If you had an unexpected windfall of $10,000, what would you do with it? Give half away to family and friends? Get your teeth fixed? Take a community college course? Put some aside for a rainy day?
What if you had that kind of money to play with every year? The question is worth thinking about, because in round figures the Commonwealth Government spends $220 billion - or $10,000 a year for every man, woman and child in Australia.
Here’s how Mr Costello spent your $10,000 last year:
|2006-7 Commonwealth expenditure |
|Welfare and social security
|"Rainy day" money, legal costs, interest on borrowings, superannuation
|Defence, domestic security
|Farming, mining, energy
|Other, mostly "labour and employment affairs"
|Transport, infrastructure, communications
|Recreation and culture
Table 1. Calculated from Federal Government Budget Outcomes papers 2006-7 and the ABS 2007 Yearbook based on a per-capita spend of $10,000.
See what a good neighbour you are? You did give away nearly half your windfall in the form of social security payments. Now before you spit your chips at all that welfare money, please contain your outrage for a few paragraphs when we take a closer look. Anyway, you’ll be glad to see that those parasites in “The Yarts” only got $114 of your hard-earned, and they had to share that with sportspeople anyway.
How closely does Mr Costello’s ladder of budget opportunity in Table 1 reflect your own personal survival priorities? Overall, it’s interesting to note that this list is a reasonable approximation of Maslow’s hierarchy of needs - welfare/survival first, followed by health and security, education, industry, then helping others and finally the pursuit of happiness and philosophical navel-gazing. Even though you might wish to question the specific amounts involved, if you were a contestant on The Price Is Right and had to guess the order of these items, you’d probably come pretty close to winning the car.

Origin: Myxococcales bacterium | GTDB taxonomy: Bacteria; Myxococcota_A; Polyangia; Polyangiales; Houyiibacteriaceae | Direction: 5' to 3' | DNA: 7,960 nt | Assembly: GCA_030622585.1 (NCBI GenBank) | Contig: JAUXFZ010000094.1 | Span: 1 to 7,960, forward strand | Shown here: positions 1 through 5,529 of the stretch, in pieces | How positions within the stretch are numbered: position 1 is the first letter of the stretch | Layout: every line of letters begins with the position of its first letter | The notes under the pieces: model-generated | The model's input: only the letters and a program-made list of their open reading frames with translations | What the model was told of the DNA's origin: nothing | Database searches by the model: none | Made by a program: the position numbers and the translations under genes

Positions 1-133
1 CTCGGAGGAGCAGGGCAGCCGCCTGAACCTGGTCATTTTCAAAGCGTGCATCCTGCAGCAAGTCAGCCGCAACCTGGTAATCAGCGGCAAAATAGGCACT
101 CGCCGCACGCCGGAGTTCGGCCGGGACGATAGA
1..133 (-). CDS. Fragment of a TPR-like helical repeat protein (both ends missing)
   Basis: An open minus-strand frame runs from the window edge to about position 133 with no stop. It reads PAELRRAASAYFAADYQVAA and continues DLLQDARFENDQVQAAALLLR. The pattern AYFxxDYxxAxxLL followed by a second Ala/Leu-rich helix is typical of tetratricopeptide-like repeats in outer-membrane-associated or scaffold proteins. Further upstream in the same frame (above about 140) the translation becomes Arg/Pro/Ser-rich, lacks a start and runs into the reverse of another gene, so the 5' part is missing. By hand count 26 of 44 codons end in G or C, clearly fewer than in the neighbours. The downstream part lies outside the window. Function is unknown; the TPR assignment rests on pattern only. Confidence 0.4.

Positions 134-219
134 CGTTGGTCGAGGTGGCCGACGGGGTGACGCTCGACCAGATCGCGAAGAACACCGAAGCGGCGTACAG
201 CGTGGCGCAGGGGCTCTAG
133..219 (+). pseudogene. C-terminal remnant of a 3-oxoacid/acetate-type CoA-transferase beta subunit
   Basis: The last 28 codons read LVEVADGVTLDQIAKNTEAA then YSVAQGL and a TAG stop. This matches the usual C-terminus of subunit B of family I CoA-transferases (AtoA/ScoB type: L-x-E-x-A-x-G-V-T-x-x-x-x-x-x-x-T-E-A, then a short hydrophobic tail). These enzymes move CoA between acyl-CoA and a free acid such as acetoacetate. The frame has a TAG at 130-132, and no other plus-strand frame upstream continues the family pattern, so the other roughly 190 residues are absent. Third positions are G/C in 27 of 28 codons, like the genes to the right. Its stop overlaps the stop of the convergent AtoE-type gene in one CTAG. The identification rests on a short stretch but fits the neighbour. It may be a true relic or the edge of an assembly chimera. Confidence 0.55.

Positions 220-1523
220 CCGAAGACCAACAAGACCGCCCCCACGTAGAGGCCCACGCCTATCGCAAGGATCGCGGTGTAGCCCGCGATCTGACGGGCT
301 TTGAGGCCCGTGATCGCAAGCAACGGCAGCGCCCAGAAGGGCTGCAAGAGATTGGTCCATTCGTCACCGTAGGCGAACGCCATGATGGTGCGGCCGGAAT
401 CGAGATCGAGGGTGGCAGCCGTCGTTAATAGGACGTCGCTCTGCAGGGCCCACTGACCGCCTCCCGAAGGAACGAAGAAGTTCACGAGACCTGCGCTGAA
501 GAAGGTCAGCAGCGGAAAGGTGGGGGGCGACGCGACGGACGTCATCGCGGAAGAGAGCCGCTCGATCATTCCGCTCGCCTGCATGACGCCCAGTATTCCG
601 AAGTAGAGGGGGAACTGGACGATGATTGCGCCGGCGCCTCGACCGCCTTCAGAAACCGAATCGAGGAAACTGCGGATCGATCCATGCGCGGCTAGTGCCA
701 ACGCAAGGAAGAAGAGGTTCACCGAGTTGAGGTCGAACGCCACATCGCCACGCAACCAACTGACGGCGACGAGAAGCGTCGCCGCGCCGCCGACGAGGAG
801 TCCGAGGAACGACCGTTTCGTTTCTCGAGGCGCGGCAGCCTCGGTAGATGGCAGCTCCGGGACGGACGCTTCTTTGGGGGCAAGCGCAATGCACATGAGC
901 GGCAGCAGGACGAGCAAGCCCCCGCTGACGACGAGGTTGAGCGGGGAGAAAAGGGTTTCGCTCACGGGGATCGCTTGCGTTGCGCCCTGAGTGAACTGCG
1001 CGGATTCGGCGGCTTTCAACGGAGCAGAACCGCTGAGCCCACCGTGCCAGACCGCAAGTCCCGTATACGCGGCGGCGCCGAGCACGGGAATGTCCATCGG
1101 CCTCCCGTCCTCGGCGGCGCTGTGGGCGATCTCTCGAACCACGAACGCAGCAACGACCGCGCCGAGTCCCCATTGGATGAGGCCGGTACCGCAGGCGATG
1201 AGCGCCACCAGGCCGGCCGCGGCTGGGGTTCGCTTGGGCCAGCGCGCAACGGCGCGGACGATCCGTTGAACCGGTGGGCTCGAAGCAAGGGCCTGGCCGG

Also, you longhairs at the back waving the health and education placards, just settle down for a minute. Thanks to the GST and stamp duties there was an extra $3,000 per person spent by the state governments, and most of that went to public schools, public hospitals, roads and police, plus about $3.50 and a donut for public transport. So put your banners down and come back to this discussion about Commonwealth expenditure.
One big hitch is the $960 that’s lost in financial munging. That’s partly the impost of running a modern economy and being forced to run complex financial instruments and fiscal risk-management policies, as well as a tangible measure of the “dead hand” of bureaucracy at work. It’s an unwelcome intrusion into our windfall, but it’s hard to eliminate without losing the whole shebang.
OK, so what’s the problem?
The problem is that government spending (i.e. taxation) remains at a stubbornly high level as a percentage of GDP, yet there is also unprecedented cost-shifting to the private sector to pay for health and education.
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